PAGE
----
Mahabharata says that the Pandavas were voracious meat eaters.

"Once on a time, as Yudhisthira lay down at night in the Dwaita woods, some deer, with accents choked in tears, presented themselves before him in his dreams. To them standing with joined hands, their bodies trembling all over, that foremost of monarchs said, 'Tell me what ye wish to say. Who are ye? And what do ye desire?" Thus accosted by Kunti's son - the illustrious Pandava, these deer, the remnant of those that had been slaughtered, replied unto him, saying, 'We are, O Bharata, those deer that are still alive after them that had been slaughtered. We shall be exterminated totally. Therefore, do thou change thy residence. O mighty king, all thy brothers are heroes, conversant with weapons; they have thinned the ranks of the rangers of the forest. We few - the remnants,-O mighty minded one, remain like seed. By thy favour, O king of kings, let us increase.' Seeing these deer, which remained like seed after the rest has been destroyed trembling and afflicted with fear, Yudhisthira the just was greatly affected with grief. And the king, intent on the welfare of all creatures, said unto them, ' So be it. I shall act as ye have said.' Awaking after such a vision, that excellent king, moved by pity towards the deer, thus spake unto his brothers assembled there, 'Those deer that are alive after them that have been slaughtered, accosted me at night, after I had wakened, saying, 'We remain like the cues of our lines. Blest be thou! Do thou have compassion on us. And they have spoken truly. We ought to feel pity for the dwellers of the forest. We have been feeding on them for a year together and eight months. Let us, therefore, again (repair) to the romantic Kamakhyas, the best of forests abounding in wild animals, situated at the head of the desert, near Lake Trinavindu. And there let us pleasantly pass the rest of our time.'

Mahabharata Vana Parva Section CCLVI

Chandogya Upanishad 2.19.2 says that some spiritual aspirant takes a vow to not eat fish and meat for a year or to permanently stop eating non-veg food. So vegetarianism is only an option.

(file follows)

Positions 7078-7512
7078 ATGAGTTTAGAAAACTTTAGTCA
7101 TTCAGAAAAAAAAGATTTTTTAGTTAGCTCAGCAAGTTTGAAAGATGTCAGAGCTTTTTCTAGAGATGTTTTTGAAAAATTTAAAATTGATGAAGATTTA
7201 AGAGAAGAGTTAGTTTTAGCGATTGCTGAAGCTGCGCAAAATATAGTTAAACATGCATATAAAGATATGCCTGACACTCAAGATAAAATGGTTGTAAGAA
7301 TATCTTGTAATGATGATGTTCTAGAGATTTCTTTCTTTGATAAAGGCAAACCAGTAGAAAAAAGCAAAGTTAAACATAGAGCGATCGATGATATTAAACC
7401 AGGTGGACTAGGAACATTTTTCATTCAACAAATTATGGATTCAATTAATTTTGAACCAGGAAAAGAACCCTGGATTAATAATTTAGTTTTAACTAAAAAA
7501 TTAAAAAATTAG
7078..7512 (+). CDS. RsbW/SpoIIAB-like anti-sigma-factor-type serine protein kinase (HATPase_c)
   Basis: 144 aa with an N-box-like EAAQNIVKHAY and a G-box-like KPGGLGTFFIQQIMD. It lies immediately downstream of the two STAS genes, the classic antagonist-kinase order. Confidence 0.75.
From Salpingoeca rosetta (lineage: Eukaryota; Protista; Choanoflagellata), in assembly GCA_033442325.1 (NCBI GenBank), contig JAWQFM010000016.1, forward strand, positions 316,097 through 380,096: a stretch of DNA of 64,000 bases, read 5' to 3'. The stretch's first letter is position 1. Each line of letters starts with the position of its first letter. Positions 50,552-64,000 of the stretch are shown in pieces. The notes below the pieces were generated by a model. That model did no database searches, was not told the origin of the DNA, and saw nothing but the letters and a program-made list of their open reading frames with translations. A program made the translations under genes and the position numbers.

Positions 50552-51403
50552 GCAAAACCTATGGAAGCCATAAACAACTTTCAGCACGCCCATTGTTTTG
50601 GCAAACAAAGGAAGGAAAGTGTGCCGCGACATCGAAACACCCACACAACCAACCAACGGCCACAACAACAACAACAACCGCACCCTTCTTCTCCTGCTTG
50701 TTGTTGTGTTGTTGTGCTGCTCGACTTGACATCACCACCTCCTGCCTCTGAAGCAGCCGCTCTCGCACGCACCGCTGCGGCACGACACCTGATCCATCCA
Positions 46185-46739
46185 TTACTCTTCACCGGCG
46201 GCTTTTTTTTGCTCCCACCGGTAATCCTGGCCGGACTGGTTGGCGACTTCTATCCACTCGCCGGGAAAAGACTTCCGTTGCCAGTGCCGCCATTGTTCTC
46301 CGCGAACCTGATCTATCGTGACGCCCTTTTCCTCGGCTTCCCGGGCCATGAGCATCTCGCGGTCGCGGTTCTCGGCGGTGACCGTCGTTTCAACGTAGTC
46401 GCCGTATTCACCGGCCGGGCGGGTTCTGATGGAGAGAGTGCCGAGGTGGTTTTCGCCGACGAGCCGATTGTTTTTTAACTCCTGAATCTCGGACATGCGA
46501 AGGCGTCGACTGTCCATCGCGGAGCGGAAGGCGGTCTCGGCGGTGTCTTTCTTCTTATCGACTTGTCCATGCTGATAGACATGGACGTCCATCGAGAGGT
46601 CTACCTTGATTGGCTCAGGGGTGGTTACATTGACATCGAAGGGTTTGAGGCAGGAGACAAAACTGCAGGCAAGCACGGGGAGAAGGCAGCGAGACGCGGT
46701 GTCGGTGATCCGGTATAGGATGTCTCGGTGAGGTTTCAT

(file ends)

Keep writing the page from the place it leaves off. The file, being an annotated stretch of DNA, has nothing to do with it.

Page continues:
Brhadaranyaka Upanishad 6.4.18 says,

' He who wishes," May a son be born to me, who will be required scholar, attend assemblies, speak words that one likes to hear, be versed in all the Vedas, and attain full longevity", should have rice cooked with meat - that of a young and mature bull - and with his wife eat it mixed with ghee. Then they will be able to produce such a son.'

That would imply that ancient Hindus used to eat meat.

Scriptures also condemn animal sacrifice.

Bhishma said, "Beholding the mangled body of a bull, and hearing the exceedingly painful groans of the kine in a cow-slaying sacrifice, and observing the cruel Brahmanas that gathered there for assisting at the ceremonies, that king uttered these words, ‘Prosperity to all the kine in the world.’ When the slaughter had commenced, these words expressive of a blessing (to these helpless animals) were pronounced. And the monarch further said, ‘Only those that are transgressors of defined limits, that are destitute of intelligence, that are atheists and sceptics, and that desire the acquisition of celebrity through sacrifices and religious rites speak highly of slaughter of animals in sacrifices.’"

Mahabharata Santi Parva Section CCLXV

'Cast thy eyes, O Jajali, on those bullocks yoked to the plough. Kine are called in the Srutis the Unslayable. That man perpetrates a great sin who slays a bull or a cow. In days of yore, many Rishis with restrained sense addressed Nahusha, saying, " Thou hast, O King, slain a cow which is declared in the scriptures to be like unto one's mother. Thou hast also slain a bull, which is declared to be like unto the Creator himself. Thou hast perpetrated an evil act, O Nahusha, and we have been exceedingly pained by it.

Mahabharata Santi Parva Section CCLXII

Why there was this attitudinal change is not understood. Scholars have speculated that the Hindu attitudinal change is due to the influence of Buddhism and Jainism.

  • Animal sacrifices in Vedas are not considered compulsory- they are based on ones choices. The quote from upanishad is from brahmanam actually, brahmanic rituals are considered based on ones choices, the same upanishad has a quote on beating women, did all ancient Indians beat women in rituals? Vegeterianism is primary teaching-animal killing is based on ones choices. – Anubhav Jha Apr 14 '18 at 12:10